Leo the Great: letters 1168
(Rebuking them first for performing baptisms without due preparation or sufficient cause on ordinary saints’-days (Easter and Whitsuntide being the only recognized times), and secondly for requiring from penitents that a list of their offences should be read out publicly, a practice which is in many ways objectionable).
Leo, the bishop, to Leo Augustus.
I. He Heartily Thanks the Emperor Far What He Has Done, and Asks Him to Complete the Work in Any Way He Can.
If we should seek to reward your Majesty’s glorious resolution in defence of the Faith with all the praise that the greatness of the issue demands, we should be found unequal to the task of giving thanks and celebrating the joy of the universal Church with our feeble tongue. But His worthier recompense awaits your acts and deserts, in whose cause you have shown so excellent a zeal, and are now triumphing gloriously over the attainment of the wished-for end. Your clemency must know therefore that all the churches of God join in praising you and rejoicing that the unholy parricide has been cast off from the neck of the Alexandrine church, and that God’s people, on whom the abominable robber has been so great a burden, restored to the ancient liberty of the Faith, can now be recalled into the way of salvation by the preaching of faithful priests, when it sees the whole hotbed of pestilence done away with in the person of the originator himself. Now therefore, because you have accomplished this by firm resolution and stedfast will, complete your tale of work for the Faith by passing such decrees as shall be well-pleasing to God in favour of this city’s catholic ruler1 , who is tainted by no trace of the heresy now so often condemned: lest, perchance, the wound apparently healed but still lurking beneath. the scar should grow, and the Christian laity; which by your public action has been freed from the perversity of heretics, should again fall a prey to deadly poison.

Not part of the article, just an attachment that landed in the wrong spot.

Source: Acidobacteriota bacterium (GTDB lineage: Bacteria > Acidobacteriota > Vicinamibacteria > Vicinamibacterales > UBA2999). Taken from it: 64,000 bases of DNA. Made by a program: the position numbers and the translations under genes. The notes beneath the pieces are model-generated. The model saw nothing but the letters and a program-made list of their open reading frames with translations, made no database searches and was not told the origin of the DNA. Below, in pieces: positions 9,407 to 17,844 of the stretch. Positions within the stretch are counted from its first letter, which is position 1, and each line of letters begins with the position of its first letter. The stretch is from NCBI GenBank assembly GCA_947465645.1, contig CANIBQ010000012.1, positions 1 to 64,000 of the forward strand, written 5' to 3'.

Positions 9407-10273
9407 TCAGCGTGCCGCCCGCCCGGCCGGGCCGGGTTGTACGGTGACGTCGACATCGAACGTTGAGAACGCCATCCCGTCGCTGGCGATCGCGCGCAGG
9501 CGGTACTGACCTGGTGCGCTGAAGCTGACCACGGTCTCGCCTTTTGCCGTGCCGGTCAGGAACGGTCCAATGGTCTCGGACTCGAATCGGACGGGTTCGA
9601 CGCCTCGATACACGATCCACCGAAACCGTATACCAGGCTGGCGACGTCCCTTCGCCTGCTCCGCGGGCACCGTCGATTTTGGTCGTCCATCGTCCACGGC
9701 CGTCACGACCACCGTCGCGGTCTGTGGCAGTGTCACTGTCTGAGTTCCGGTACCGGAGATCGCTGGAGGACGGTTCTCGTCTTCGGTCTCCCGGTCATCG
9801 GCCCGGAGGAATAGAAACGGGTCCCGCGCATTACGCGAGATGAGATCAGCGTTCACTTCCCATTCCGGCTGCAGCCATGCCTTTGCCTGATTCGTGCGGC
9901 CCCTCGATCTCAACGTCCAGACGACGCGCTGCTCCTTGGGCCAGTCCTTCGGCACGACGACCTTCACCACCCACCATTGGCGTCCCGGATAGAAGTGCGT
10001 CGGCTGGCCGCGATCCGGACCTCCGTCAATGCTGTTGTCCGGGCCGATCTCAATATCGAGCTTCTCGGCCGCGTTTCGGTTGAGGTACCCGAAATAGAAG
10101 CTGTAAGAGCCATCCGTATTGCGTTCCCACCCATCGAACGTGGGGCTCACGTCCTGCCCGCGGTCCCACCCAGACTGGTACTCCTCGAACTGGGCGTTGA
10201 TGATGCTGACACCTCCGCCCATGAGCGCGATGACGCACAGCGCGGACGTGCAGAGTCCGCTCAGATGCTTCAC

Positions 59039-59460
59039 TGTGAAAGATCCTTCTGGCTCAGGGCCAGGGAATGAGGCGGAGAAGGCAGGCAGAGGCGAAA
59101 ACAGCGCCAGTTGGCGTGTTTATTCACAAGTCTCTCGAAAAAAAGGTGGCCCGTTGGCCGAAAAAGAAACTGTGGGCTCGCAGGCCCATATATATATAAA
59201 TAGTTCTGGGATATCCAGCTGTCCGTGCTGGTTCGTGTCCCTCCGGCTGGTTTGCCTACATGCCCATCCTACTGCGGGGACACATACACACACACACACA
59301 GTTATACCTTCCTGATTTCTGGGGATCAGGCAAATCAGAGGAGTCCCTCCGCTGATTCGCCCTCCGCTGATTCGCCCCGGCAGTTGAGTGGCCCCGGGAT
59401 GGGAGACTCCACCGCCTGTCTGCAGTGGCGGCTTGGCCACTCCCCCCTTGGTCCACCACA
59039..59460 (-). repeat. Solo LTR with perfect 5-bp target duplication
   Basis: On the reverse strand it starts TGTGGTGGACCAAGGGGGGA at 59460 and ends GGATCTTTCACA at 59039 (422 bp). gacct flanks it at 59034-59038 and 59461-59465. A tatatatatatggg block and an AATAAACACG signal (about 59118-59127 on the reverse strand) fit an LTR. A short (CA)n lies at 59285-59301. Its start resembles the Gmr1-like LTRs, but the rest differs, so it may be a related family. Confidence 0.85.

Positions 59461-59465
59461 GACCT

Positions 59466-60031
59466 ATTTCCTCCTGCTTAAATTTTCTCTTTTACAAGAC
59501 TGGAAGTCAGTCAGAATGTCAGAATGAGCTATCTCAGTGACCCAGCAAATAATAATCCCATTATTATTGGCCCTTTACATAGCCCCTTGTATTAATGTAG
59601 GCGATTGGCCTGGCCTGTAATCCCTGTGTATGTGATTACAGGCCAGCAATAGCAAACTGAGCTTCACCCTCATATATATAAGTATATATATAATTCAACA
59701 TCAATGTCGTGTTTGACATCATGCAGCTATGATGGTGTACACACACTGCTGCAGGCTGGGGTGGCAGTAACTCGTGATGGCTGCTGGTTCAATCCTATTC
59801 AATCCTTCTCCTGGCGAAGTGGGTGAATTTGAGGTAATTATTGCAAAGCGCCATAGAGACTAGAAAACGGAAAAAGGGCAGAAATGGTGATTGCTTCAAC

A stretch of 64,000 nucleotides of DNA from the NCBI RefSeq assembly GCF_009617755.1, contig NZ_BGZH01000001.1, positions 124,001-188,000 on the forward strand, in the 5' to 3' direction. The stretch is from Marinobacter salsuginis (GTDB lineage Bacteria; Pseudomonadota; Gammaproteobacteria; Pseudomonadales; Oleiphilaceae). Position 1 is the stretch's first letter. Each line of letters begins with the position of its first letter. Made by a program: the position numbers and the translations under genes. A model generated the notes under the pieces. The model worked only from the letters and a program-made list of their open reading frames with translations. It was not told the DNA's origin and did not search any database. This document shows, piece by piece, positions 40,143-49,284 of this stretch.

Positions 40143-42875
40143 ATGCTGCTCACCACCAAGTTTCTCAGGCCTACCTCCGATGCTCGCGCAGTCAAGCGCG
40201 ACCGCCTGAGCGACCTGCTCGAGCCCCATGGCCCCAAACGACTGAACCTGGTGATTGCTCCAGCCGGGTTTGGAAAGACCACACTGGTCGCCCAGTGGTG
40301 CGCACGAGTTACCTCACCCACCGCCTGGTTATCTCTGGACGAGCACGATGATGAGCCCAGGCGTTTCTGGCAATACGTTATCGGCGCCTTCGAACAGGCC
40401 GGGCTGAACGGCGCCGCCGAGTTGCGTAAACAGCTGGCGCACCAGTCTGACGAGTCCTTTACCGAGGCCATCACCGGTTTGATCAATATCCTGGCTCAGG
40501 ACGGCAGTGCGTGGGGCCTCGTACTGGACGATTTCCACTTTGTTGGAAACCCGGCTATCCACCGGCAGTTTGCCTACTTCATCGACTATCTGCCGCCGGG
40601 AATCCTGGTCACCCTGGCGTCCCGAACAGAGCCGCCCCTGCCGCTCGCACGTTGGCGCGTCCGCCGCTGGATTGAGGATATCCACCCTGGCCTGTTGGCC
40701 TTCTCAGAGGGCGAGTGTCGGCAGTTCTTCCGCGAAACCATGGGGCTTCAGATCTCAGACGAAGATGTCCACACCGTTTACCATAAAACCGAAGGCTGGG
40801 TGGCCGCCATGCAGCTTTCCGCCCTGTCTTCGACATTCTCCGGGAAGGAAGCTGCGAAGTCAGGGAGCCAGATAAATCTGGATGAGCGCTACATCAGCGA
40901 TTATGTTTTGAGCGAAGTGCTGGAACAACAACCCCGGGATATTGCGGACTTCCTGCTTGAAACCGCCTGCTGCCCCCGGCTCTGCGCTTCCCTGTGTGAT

II. Good Works as Well as Integrity of Faith is Required in a Priest.
But you see, venerable Emperor, and clearly understand, that in the person, whose excommunication is contemplated, it is not only the integrity of his faith that must be considered; for even, if that could be purged by any punishments and confessions, and completely restored by any conditions, yet the wicked and bloody deeds that have been committed can never be done away by the protestations of plausible words: because in God’s pontiff, and particularly in the priest of so great a church, the sound of the tongue and the utterance of the lips is not enough, and nothing is of avail, if God makes proclamation with His voice and the mind is convicted of blasphemy. For of such the Holy Ghost speaks by the Apostle, “having an appearance of godliness, but denying the power thereof,” and again elsewhere, “they profess that they know God, but in deeds they deny Him2 .” And hence, since in every member of the Church both the integrity of the true Faith and abundance of good works is looked for, how much more ought both these things to predominate in the chief pontiff, because the one without the other cannot be in union with the Body of Christ.
III. Timothy’s Request Far Indulgence on the Scare of Orthodoxy Must Not Be Allowed.
Nor need we now state all that makes Timothy accursed, since what has been done through him and on his account, has abundantly and conspicuously come to the knowledge of the whole world, and whatever has been perpetrated by an unruly mob against justice, all rests on his head, whose wishes were served by its mad hands. And hence, even if in his profession of faith he neglects nothing, and deceives us in nothing, it best consorts with your glory absolutely to exclude him from this design of his3 , because in the bishop of so great a city the universal Church ought to rejoice with holy exultation, so that the true peace of the Lord may be glorified not only by the preaching of the Faith, but also by the example of men’s conduct. Dated 17th of June, in the consulship of Magnus and Apollonius (460). (By the hand of Philoxenus agens in rebus4 ).